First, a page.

Tusk, moving quickly to claim ownership rights over the outcome, first and foremost trumpeted the speediness of the decision.
“Five years ago we needed three months to decide, and still some leaders were against,” Tusk crowed. “This year it was three days and nobody was against — even if Germany abstained on the Commission president.”
Tusk tried to focus on the selection of two women and two men — including von der Leyen as the first-ever woman tapped for Commission president. “A perfect gender balance. I am really happy about it,” Tusk said. “After all, Europe is a woman.”
It was Tusk who had set the seemingly impossible goal of reaching an accord on the top jobs before the new Parliament could elect its president — a move that could have constrained the Council’s decision-making given the requirements in the EU treaty to seek balance in filling top posts, taking account of party affiliation, big vs. small countries, and east-west, north-south geography.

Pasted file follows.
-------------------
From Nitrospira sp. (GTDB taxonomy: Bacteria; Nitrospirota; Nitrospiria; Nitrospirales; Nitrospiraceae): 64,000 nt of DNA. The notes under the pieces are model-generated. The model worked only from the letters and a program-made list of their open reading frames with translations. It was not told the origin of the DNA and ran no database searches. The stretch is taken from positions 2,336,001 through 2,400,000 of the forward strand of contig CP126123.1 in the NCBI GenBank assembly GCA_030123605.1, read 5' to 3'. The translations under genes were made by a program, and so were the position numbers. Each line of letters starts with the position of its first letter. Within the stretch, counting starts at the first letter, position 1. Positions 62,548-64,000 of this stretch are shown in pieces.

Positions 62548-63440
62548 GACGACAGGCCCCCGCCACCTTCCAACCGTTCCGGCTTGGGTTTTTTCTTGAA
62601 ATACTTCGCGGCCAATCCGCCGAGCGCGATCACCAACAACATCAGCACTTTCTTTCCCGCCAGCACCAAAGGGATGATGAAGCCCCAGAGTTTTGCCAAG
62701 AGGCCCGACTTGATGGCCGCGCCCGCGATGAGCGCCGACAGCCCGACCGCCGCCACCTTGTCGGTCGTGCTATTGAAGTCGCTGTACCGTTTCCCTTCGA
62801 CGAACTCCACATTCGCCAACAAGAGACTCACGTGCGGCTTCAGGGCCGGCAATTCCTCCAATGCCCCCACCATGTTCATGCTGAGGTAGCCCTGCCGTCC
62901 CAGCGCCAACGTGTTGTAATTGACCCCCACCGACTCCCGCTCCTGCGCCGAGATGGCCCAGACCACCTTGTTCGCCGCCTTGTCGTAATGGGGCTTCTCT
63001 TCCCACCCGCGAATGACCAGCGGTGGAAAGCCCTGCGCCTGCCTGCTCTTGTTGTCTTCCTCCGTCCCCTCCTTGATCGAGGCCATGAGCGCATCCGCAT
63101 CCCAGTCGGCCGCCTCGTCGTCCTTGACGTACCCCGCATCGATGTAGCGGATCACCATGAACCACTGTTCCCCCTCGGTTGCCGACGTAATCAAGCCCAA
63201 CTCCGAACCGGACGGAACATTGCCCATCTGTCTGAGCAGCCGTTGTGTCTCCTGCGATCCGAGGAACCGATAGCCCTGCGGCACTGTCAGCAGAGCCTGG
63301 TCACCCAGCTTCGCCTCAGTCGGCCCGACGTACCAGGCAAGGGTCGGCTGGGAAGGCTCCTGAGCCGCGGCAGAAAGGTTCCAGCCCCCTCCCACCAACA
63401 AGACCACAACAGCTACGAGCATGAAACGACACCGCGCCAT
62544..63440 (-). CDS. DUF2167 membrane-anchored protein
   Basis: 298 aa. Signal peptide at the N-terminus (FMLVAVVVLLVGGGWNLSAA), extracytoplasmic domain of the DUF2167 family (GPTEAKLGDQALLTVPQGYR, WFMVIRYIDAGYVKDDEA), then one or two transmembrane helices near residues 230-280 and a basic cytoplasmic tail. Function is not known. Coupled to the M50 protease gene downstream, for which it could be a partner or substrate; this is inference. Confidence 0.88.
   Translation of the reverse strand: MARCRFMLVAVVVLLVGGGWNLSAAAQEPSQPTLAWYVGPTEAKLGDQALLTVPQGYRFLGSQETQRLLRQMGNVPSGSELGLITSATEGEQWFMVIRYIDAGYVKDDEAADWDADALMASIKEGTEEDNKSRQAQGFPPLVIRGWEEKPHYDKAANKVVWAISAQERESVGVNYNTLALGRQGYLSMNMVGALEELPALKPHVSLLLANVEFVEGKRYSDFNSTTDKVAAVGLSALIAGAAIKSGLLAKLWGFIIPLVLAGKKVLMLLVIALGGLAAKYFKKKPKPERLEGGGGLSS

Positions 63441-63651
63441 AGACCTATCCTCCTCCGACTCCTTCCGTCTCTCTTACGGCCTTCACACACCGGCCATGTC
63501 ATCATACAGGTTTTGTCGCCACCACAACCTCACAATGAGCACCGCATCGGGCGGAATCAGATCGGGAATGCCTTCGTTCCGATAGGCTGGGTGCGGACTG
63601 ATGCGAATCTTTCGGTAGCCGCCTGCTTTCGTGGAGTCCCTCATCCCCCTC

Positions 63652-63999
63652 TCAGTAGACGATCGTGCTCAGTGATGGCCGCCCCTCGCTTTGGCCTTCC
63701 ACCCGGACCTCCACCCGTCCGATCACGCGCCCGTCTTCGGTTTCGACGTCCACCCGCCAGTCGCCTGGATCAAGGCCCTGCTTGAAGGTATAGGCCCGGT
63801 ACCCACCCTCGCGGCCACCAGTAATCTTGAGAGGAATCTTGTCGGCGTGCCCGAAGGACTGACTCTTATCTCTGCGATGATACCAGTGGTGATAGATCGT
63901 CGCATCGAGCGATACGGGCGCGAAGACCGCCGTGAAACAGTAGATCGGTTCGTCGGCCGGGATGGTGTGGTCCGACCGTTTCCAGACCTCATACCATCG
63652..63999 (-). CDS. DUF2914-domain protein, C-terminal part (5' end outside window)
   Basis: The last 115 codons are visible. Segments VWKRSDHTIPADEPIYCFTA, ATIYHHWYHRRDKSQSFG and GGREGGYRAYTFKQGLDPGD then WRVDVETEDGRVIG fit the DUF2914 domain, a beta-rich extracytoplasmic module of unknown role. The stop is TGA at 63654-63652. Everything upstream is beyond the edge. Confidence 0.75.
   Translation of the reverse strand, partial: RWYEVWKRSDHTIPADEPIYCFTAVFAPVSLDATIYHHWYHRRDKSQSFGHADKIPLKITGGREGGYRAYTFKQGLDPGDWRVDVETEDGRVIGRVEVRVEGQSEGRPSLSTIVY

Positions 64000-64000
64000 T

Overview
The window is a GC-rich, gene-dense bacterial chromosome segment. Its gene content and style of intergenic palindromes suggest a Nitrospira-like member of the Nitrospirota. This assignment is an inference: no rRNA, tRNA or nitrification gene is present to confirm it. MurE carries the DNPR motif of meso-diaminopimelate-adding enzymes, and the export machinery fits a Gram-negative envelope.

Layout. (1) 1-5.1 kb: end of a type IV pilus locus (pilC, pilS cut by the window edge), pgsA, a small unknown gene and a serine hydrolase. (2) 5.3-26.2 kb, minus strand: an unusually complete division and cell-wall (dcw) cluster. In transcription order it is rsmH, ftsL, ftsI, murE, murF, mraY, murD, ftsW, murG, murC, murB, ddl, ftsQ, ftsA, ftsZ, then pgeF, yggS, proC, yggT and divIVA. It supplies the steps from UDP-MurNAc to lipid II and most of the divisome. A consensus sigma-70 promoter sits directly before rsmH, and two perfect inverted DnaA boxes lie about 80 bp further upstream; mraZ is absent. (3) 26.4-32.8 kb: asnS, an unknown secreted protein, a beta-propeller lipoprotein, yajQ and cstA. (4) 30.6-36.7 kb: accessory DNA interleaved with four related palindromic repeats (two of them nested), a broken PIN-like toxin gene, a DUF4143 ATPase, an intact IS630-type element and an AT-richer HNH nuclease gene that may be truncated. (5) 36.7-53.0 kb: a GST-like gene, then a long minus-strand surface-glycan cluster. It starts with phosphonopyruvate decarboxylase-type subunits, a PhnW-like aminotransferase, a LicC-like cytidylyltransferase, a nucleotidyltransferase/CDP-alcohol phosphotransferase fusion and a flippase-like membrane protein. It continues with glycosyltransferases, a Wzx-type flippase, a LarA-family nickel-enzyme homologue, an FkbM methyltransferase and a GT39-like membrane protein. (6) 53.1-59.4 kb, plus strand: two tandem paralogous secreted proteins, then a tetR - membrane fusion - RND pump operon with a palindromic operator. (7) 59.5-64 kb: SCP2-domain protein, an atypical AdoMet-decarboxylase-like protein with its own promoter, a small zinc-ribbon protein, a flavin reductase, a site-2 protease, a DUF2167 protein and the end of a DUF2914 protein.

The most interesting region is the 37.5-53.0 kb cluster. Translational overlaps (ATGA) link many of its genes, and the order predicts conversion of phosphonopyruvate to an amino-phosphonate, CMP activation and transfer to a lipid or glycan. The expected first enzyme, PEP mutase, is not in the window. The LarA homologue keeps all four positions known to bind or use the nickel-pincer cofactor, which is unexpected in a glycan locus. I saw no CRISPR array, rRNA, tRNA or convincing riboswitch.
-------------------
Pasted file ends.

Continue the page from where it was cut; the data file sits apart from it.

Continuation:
As for balance, Tusk was immediately confronted over the fact that the top four jobs went to Western Europeans. And as for avoiding the whims of Parliament, Tusk, at his news conference, was forced to concede that the Council’s deal hinges on the election of an Eastern European social democrat as Parliament president — a choice that remains outside of the Council’s control.
(Though Tusk didn’t name him, officials made clear they envisioned former Bulgarian Prime Minister Sergei Stanishev, the longtime head of the Party of European Socialists, getting the top job in Parliament.)
“We know that this is for the Parliament to decide on the names,” Tusk said in response to a question about Stanishev. “Our intention is to have a president of the Parliament from the social democrats for the first term, and a candidate from the EPP for the second term, but this is our political opinion and political intention but … this is only for the Parliament to decide.”
In Parliament, however, some MEPs quickly expressed resistance and diplomats warned that the Council’s entire package could be seriously in danger as soon as Wednesday. “The big risk is that half of the socialists vote against it to torpedo the whole deal,” an EU diplomat said, pointing at the disappointment of the socialists who, despite scoring second in May’s European election, didn’t get the presidency of the Council, considered to be the EU’s second most important job after the Commission.